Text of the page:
By Corey Wittig of The Labs @ Carnegie Library of Pittsburgh
Library programming with partner organizations tends to skim the surface of learning, but what if we leveraged partnerships to help youth in maker programs reach the geeking out stage of HOMAGO? The Labs @ Carnegie Library of Pittsburgh has been creating a structure for these types of partnerships. How do we organize thematic program series geared toward deeper learning? How do we develop templates for documents that will help staff manage the partnerships necessary for offering such learning opportunities?
Traditionally, partner programming at libraries is short-term. A presenter or partner organization might stop by your library to present one program, but a formalized structure for ongoing collaboration is rare. The Labs @ Carnegie Library of Pittsburgh has been seeking to change this fact by developing programs that are collaboratively planned with partners based on local youth interest. These programs aim to facilitate deeper exploration (or “geeking out” opportunities) on the topic of interest.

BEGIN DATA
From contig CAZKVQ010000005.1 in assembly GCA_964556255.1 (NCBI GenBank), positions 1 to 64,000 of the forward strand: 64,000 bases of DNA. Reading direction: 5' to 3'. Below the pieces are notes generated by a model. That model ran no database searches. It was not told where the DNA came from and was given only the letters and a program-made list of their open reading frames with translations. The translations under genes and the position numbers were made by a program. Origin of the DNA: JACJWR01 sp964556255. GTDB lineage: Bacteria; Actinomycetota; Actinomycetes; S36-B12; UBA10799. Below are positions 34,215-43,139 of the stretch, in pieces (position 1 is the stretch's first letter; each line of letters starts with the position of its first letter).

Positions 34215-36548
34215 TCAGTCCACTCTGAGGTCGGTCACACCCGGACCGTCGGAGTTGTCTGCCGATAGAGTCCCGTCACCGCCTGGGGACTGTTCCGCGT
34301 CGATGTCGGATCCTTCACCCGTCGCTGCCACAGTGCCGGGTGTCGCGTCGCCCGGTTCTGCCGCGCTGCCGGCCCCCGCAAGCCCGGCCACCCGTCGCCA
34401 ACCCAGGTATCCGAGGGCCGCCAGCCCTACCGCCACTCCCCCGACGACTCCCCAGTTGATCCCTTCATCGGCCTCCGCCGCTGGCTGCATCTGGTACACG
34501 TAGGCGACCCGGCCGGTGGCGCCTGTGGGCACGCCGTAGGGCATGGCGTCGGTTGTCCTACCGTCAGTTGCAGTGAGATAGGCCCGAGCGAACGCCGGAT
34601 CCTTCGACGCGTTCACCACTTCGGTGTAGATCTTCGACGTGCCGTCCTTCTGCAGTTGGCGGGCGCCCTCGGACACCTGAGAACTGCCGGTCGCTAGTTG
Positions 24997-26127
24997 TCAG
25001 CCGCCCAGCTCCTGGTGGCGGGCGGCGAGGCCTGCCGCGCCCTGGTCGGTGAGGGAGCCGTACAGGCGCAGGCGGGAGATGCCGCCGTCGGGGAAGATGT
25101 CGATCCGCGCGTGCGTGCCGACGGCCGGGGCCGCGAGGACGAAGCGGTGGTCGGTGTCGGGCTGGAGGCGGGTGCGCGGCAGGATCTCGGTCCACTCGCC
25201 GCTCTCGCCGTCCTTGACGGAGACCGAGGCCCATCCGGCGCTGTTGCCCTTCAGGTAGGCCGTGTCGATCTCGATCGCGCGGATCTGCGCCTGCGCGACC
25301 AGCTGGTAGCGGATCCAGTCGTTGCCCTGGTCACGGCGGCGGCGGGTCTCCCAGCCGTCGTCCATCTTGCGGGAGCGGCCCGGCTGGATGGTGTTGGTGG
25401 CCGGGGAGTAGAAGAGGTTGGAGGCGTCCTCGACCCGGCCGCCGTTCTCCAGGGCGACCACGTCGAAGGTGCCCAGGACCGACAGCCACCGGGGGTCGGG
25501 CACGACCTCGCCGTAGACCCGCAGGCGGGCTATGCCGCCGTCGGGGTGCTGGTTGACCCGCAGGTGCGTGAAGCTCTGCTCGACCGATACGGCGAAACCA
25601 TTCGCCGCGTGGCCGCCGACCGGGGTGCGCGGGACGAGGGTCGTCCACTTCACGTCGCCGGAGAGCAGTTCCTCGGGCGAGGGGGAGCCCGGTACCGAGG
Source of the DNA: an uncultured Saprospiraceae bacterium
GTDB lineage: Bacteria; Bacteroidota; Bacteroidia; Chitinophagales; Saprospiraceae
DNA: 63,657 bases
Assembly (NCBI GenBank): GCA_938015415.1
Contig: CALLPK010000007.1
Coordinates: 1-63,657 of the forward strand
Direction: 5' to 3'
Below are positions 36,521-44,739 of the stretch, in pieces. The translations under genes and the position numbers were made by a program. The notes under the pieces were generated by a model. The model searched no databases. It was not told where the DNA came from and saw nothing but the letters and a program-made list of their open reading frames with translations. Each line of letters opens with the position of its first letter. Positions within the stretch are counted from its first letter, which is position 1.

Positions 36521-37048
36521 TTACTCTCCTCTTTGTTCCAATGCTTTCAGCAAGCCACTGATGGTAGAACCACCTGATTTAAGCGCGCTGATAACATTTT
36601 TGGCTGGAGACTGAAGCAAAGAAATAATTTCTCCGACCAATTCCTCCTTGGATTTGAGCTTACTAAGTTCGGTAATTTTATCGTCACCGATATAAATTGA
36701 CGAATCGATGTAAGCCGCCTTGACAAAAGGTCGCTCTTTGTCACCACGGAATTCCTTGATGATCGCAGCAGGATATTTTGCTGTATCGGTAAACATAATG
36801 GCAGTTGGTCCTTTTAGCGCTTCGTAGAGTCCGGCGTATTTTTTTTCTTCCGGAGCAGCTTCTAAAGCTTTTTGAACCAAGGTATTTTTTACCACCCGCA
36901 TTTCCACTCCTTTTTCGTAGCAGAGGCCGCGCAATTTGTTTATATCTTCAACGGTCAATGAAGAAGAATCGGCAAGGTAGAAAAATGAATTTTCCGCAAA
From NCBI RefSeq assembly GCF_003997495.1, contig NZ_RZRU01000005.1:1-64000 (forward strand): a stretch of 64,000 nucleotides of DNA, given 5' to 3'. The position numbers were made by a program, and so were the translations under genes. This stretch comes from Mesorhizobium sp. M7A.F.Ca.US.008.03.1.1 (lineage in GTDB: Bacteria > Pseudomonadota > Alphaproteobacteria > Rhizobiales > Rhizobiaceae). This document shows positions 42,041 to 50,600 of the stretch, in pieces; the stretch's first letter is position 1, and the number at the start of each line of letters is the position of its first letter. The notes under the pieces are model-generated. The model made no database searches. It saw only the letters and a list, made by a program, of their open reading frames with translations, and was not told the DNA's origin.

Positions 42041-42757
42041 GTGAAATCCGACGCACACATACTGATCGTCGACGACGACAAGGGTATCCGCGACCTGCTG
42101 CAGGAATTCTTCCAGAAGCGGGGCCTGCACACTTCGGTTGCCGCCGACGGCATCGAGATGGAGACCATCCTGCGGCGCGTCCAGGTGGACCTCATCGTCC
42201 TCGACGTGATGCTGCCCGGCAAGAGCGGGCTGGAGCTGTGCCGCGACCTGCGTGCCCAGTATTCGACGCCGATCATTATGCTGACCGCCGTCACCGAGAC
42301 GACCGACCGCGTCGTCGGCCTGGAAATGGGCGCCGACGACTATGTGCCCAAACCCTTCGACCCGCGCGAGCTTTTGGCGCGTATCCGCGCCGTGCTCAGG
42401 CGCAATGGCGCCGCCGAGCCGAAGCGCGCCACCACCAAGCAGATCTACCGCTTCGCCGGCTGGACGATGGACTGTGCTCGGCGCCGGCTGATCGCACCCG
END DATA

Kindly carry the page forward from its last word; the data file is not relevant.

As we expand our maker-centered learning programming to new locations (and create supports in the original sites for staff learning and youth leadership) the important role that community partners play in providing informal learning in our library spaces becomes increasingly clear. While we seek to deepen opportunities for professional development for all staff, we realize that our colleagues can never be expected to know how or provide all services.
A more reasonable expectation is to guide patrons toward their goals, including making quality connections to suitable community partners and helping them start down a personalized learning pathway. This is why CLP recently invited key program partners (local youth-serving organizations like 1Hood Media and the YMCA Lighthouse Project) as well as local artists and professionals working in relevant fields to co-lead the planning and facilitation of week-long programs known as The Labs Summer Skills Intensives.
These programs were designed as “deep dives” into topics of interest to teens at each neighborhood library–Monday-Friday, four hours a day, working on one big project. This structure is a marked difference from our usual approach where the weekly workshops have aimed to ping-pong between topics in order to engage youth with a variety of interests. While these facilitated “messing around” opportunities are not without value we realized that youth who have been engaged in the program for a while needed a trajectory toward deeper learning in order to continue their growth within the space.